This past spring, O’Brien was accused of influence peddling for allegedly promising a political rival a seat on the National Parole Board in exchange for dropping out of the city’s mayoral race. For O’Brien, even though he was eventually acquitted, it was the latest in a seemingly endless series of political headaches since his 2006 election. But for prosecutors, it was an opportunity to test arcane Criminal Code provisions against political corruption that hadn’t been litigated in decades.
Midway through the trial, O’Brien’s lawyers argued the case should be thrown out on the basis the Crown was seeking to criminalize commonplace political wrangling—in this case, promising a political appointment to an opponent in exchange for help. Going into the trial, lawyers had speculated the Crown’s case against O’Brien might be dismissed for that very reason. Even Justice Douglas Cunningham conceded that “the very nature of political activity does involve a certain amount of trading and promises. If you support the party, you will be rewarded, whether it’s actually stated or implied. That’s the nature of patronage.” But Cunningham ended up not only rejecting O’Brien’s request for a dismissal, he opened the door to future prosecutions against politicians who deal in high-level quid pro quos.
“The Crown submits that just because this activity is one of politics’ dirty realities does not make it any less odious, indeed criminal,” Cunningham wrote in his decision. “I agree with this submission. In short, just because it happens doesn’t necessarily make it acceptable.” Cunningham’s ruling now stands as the reigning precedent for such cases, meaning floor-crossings could be subject to investigations similar to the one that befell O’Brien if they’re suspected of having been motivated by the promise of a promotion.
“There is a warning out there,” says Errol Mendes, a professor of law at the University of Ottawa of the impact Cunningham’s decision might have on political life in Canada. He suggests lawyers will likely be advising MPs to be more cautious about the kinds of promises they make while striking deals. “Just the fact that [O’Brien] had to go through the allegations, the trial, etc.,” says Mendes, “those things alone should send a warning to people—don’t go anywhere near those sort of possible allegations.” Mendes hopes Cunningham’s “rap on the knuckle” will persuade politicians to be on their best behaviour in Ottawa. “The Canadian electorate is getting very tired and losing trust in politicians,” he says. “The most destructive impact of this is that it loosens trust in all democratic institutions.”
No matter how much they anger Canadians, defections aren’t likely to disappear from the political landscape any time soon. Still, had the Conservatives successfully lured three of their putative opponents to switch sides, it may have at least provided an opportunity to test whether Cunningham has succeeded in making them less lucrative.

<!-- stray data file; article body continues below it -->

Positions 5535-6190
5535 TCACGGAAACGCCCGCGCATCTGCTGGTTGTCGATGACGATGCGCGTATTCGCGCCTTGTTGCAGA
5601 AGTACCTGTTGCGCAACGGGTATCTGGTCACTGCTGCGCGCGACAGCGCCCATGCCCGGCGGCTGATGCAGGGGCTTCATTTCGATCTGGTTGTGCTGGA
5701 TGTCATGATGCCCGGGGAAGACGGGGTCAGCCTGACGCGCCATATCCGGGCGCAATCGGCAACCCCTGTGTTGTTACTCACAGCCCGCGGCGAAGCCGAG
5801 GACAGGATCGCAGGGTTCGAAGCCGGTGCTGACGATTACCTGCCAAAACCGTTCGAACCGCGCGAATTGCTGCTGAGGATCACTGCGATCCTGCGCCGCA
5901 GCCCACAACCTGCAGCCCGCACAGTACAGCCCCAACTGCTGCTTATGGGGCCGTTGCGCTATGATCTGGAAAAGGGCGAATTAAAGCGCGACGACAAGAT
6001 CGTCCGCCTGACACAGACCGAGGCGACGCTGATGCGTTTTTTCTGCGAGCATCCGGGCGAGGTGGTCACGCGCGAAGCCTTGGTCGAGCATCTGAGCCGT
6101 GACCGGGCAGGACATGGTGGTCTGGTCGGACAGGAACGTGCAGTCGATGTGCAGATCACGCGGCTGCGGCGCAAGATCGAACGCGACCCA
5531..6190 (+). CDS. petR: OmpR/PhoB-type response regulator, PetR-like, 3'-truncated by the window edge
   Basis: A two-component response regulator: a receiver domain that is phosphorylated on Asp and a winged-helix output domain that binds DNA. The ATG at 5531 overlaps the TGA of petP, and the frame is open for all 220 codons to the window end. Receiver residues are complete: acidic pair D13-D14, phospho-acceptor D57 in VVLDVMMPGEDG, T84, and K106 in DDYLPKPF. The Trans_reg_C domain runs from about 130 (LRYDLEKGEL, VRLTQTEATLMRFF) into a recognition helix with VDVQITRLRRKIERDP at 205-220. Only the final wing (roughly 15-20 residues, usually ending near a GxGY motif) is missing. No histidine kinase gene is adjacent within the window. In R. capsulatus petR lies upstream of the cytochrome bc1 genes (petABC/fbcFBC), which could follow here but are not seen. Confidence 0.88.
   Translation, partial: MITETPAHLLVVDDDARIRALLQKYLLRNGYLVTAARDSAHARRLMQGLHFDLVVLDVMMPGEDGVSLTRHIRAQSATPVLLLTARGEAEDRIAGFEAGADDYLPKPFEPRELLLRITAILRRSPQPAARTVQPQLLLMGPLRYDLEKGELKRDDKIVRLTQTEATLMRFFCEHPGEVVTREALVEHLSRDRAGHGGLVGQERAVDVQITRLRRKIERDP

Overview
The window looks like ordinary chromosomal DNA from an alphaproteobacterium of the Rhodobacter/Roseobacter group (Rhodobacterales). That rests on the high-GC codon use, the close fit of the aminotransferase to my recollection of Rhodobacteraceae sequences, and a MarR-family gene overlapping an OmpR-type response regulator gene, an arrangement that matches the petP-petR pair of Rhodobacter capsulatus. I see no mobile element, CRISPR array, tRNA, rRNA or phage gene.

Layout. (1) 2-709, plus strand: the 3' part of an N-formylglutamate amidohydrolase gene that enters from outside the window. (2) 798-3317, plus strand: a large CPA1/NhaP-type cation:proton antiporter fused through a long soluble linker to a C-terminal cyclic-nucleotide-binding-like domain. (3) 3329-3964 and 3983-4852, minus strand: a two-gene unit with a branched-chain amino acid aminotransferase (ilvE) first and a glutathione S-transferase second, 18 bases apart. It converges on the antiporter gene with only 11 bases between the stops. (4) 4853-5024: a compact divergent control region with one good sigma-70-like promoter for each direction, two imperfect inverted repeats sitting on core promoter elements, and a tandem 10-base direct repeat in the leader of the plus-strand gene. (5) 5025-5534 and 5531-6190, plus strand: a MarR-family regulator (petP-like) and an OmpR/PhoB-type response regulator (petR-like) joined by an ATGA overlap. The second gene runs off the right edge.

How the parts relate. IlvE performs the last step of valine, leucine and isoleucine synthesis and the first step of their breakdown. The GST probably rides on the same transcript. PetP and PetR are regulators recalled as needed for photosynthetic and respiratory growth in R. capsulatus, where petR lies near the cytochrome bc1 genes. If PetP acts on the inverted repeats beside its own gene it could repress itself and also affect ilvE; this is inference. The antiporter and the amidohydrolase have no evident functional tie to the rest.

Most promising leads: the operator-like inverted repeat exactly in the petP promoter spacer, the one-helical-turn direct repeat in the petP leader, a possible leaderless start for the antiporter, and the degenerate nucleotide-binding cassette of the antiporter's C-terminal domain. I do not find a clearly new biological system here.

By Aaron Wherry - Tuesday, October 6, 2009 at 6:39 PM - 27 Comments
In the absence of knowledge or memory, there is refuge in rumour and prognostication. So we guess when the next election will come, fascinate ourselves with polls that rarely change. Last week we discussed, at length and with great concern, how completely and indisputably screwed the Liberals were in Quebec. The latest poll, released yesterday, shows them up 10 points in that province, struggling everywhere else.
This week, the gossip concerns which member of the official opposition is preparing to switch allegiances. Such is the surreal nature of this place that a source within a government that once proclaimed that a coalition of opposition parties would violate the basic principles of our democracy is now, apparently, happy to report that various members of one of those opposition parties are nearly ready to coalesce about the Conservative party in direct contradiction, one assumes, of everything those individuals campaigned on last fall.
You’re forgiven if you find it hard to keep up. In fairness, it’s less like watching an afternoon soap and more akin to a bad sketch comedy series, acted and scripted by untreated ADHD sufferers.
Amid all this, Michael Ignatieff stood just after 2:15pm this afternoon and dared talk about the state of the federal government’s finances. Continue…
By Aaron Wherry - Tuesday, October 6, 2009 at 12:25 PM - 89 Comments
A week ago, the NDP’s Don Davies introduced a private member’s bill that seeks to ban the practice of floor crossing.
“It is the duty of every politician to respect the democratic rights of voters,” said Davies. “In Vancouver Kingsway, voters saw their democratic rights violated. My constituents saw their votes betrayed. I am proud to be bringing this Bill forward to ensure that this never happens again…
“If an M.P. wants to switch parties, they can do so. But my Bill would force them to put that question to the decision of voters – where it belongs.”